Controversial docu on Norman Finkelstein, author of 'The Holocaust Industry.'
David Ridgen and Nicolas Rossier’s docu on Norman Finkelstein, “American Radical,” promises to prove as controversial as the man himself. The son of Holocaust survivors, Finkelstein, author of several provocative books such as “The Holocaust Industry,” has been an outspoken critic of U.S. and Israeli policy toward Palestine. For some, the docu will rep the endorsement of a self-hater spouting traitorous ideas; for others, it celebrates the courage of a reviled, truth-telling martyr to the cause of academic freedom. Opening Feb. 11th at Gotham’s Anthology, the docu will likely attract passionate detractors and supporters in equal number.
A professor of Middle Eastern studies, Finkelstein first came to national notoriety with a well-researched, well-reasoned demolition of a popular pro-Zionist book by Joan Peters that held that Palestinians never really resided in Palestine. His scholarly findings were no more appreciated at the time than they are today.
Finkelstein enjoys a certain prestige, even celebrity status, everywhere but in the United States. The filmmakers follow him to Germany and Japan for televised interviews and debates, to the Palestinian territories for meetings with longtime friends and leaders, to Lebanon for confabs with Hezbollah, and on an extended raucous trip through Canada (shades of Jonathan Demme’s “Jimmy Carter: Man From Plains,” about Carter’s book tour for his controversial tome on Palestine). Though touching upon his general approach, the pic focuses more on Finkelstein’s intensely emotional exchanges with angry adversaries and weeping supporters than on the arguments themselves. Indeed, the pic’s most egregious imbalance may be in showcasing the man instead of the specific ideas through which he essentially defines himself.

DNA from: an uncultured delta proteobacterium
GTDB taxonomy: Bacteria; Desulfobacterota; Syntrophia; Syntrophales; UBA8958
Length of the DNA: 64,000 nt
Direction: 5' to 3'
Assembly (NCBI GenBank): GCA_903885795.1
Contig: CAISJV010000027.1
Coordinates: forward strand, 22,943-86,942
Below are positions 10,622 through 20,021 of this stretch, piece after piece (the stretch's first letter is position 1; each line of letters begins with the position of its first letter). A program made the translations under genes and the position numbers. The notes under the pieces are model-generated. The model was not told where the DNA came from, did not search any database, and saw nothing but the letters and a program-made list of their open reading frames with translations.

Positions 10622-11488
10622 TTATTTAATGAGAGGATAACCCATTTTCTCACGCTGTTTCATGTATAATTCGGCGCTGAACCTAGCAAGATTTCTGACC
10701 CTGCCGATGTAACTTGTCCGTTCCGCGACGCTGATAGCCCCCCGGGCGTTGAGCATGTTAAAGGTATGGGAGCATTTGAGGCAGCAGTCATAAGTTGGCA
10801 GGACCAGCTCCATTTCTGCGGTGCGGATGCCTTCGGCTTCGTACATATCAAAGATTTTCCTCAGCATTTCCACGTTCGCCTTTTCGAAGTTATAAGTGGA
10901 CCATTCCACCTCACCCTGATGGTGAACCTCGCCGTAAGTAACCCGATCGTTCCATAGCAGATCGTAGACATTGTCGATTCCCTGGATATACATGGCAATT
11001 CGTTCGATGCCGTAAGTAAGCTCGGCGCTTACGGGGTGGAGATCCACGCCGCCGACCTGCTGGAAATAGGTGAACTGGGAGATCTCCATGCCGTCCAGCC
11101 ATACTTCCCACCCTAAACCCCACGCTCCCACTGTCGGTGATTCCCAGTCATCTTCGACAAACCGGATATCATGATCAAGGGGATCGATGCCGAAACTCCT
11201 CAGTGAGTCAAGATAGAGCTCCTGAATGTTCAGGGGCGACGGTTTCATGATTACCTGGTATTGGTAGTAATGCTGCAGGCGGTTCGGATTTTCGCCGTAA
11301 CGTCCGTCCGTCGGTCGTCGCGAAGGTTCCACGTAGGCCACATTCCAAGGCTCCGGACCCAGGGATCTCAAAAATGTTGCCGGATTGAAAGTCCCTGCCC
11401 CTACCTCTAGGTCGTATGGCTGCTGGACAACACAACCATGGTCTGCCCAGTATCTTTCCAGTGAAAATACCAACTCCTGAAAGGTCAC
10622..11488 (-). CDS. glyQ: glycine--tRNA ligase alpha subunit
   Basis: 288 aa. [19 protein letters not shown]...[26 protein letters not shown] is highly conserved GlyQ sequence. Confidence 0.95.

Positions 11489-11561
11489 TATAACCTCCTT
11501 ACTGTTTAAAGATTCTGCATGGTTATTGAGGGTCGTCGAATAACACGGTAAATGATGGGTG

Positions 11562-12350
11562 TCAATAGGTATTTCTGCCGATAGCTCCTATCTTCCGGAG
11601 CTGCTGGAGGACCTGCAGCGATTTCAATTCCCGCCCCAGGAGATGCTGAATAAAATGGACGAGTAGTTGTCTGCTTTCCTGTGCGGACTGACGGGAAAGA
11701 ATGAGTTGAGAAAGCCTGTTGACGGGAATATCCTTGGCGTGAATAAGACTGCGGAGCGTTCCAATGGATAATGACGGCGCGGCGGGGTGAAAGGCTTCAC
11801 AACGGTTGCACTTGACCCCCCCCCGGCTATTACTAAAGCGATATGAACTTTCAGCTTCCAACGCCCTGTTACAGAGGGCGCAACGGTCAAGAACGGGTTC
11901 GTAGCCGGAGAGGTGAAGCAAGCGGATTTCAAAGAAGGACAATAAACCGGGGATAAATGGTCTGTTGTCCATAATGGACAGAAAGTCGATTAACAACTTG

Spouting inconvenient truths without even Al Gore’s charm or ease to make them especially palatable, Finkelstein seems ill suited to the role of crusader. Awkward, with a somewhat high-pitched voice, he values spontaneous spilling of opinions over strategy or tact, often choosing his battles poorly. Even fervent supporters like Noam Chomsky tend to describe him as his own worst enemy.
Ultimately, the portrait that emerges from “American Radical” casts Finkelstein as an obsessive personality who pours his heart and soul into the cause of justice with the single-mindedness necessary to withstand vitriol and personal attacks. He has been denied entry into Israel and the Occupied Territories for 10 years, and the Jewish Defense Organization has plastered his apartment building with leaflets demanding his eviction.
Influential lawyer, Harvard professor and Israel apologist Alan Dershowitz, whose scholarship and intelligence Finkelstein has often impugned with impassioned hyperbole (most famously on a 2003 “Democracy Now!” telecast excerpted here), launched an all-out campaign to deny Finkelstein tenure at DePaul U., which succeeded despite enormous faculty support for Finkelstein.